I write these lines on the day after we backfilled the last two trenches at Landsjö, packed up our stuff, cleaned the manor house, hugged each other and went our separate ways. It's an odd feeling to take apart the excavation machine while it still runs. It's been four fun and successful weeks!
Since my previous entry, written on Monday evening, we've done only three days of further excavation. Our main findings, to the extent that I have any comprehensive overview of them at the moment, relate to the culture layers sitting between the natural subsoil and the rubble in trenches F and I. The latter in particular yielded some interesting bits: a spur (yay chivalry), a copper alloy decorative mount shaped like a rose, a large iron key, two knives of which one has a beautifully preserved bone handle, and a single lovingly shaped and smoothed limestone flag that had ended up upside down and cracked on the floor of the basement in trench I. Both trenches also finally gave the pottery I've been waiting for, Medieval red wares.
Having dug just inside the perimeter wall we got a good look at it at two points. The northern reach in trench F is 120 cm thick, standing on a base that is 160 cm thick, sturdy work. But in trench I there is barely a perimeter wall at all. It has no widened base and sits partly on yellow sand, partly on sloping bedrock, quite flimsy. This wall along the western edge of trench I (on a stretch between a crevasse and a big glacial erratic boulder) is clearly just part of a building and has not been laid out as part of the sturdy perimeter wall encountered in trenches C and F. This reinforces the picture we're getting of an unfinished stage set of a castle.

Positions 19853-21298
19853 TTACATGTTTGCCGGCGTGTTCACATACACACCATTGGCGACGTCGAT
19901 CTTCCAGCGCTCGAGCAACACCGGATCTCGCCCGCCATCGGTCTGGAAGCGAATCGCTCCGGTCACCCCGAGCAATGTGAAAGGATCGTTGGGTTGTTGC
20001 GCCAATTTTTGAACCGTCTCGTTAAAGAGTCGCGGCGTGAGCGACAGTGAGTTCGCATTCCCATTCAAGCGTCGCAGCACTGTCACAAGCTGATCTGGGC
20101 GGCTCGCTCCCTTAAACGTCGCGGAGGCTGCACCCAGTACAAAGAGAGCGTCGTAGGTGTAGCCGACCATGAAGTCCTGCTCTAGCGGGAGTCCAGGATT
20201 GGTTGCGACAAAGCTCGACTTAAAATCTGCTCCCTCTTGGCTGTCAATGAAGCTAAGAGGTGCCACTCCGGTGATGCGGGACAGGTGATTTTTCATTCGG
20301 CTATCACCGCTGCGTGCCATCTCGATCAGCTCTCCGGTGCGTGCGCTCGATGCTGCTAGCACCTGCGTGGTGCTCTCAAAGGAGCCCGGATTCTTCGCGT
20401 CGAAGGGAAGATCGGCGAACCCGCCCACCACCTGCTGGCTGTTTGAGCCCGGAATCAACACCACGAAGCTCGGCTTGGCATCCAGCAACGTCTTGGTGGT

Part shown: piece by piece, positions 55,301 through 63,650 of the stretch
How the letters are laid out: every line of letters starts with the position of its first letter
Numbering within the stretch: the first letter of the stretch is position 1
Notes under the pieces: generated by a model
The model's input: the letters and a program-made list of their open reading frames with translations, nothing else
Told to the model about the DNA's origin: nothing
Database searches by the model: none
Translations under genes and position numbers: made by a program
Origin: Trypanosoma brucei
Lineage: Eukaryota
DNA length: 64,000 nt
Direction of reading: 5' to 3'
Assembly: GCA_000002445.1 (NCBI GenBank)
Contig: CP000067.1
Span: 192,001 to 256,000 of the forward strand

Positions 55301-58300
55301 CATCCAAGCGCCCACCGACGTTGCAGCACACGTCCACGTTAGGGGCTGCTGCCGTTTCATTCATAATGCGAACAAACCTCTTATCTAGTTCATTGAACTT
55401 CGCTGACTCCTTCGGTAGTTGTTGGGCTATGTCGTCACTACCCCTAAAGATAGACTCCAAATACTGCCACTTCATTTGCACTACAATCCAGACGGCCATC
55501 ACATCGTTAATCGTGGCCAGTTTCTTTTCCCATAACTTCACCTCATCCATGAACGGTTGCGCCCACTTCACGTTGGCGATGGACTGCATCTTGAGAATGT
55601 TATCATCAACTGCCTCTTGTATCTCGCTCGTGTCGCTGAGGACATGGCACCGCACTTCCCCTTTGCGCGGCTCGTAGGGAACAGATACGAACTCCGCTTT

Trench H ended up giving a beautiful posthole packed with re-used mortar-stained rubble. This post-castle feature suggests that much of what we've been looking at in the trench has to do with the 18th century smallholder's activities on the island. A shed or barn is drawn just west of trench H on the 1730 map. We've also identified the foundation of his home, just east of trench F at the islet's highest point: a flat rectangular surface with foundation frame stones visible above the turf at two points in the western and southern walls, and a typical rubble mound from the stove and chimney at the northern wall.
Now I'm going to take a few weeks off, and then post-ex work begins. Stay tuned!
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Kudos to you and the team for doing a great work on limited time and in less than ideal weath@er
The weather has been pretty good! Only one day of heavy rain in four weeks. Bright sunshine isn't ideal because a) you get dehydrated, b) the soil dries out so you can't tell one layer from the next, and clay simply goes rock solid, and c) you get leaf dapple and dramatic shadows in the photographs.
A good month's work. Not to be demanding, but a scale on the map would be very informative, although I could probably estimate it reasonably well from photos.
OT: "Give me your daughter." One of the Anglo-Saxons was a Celt.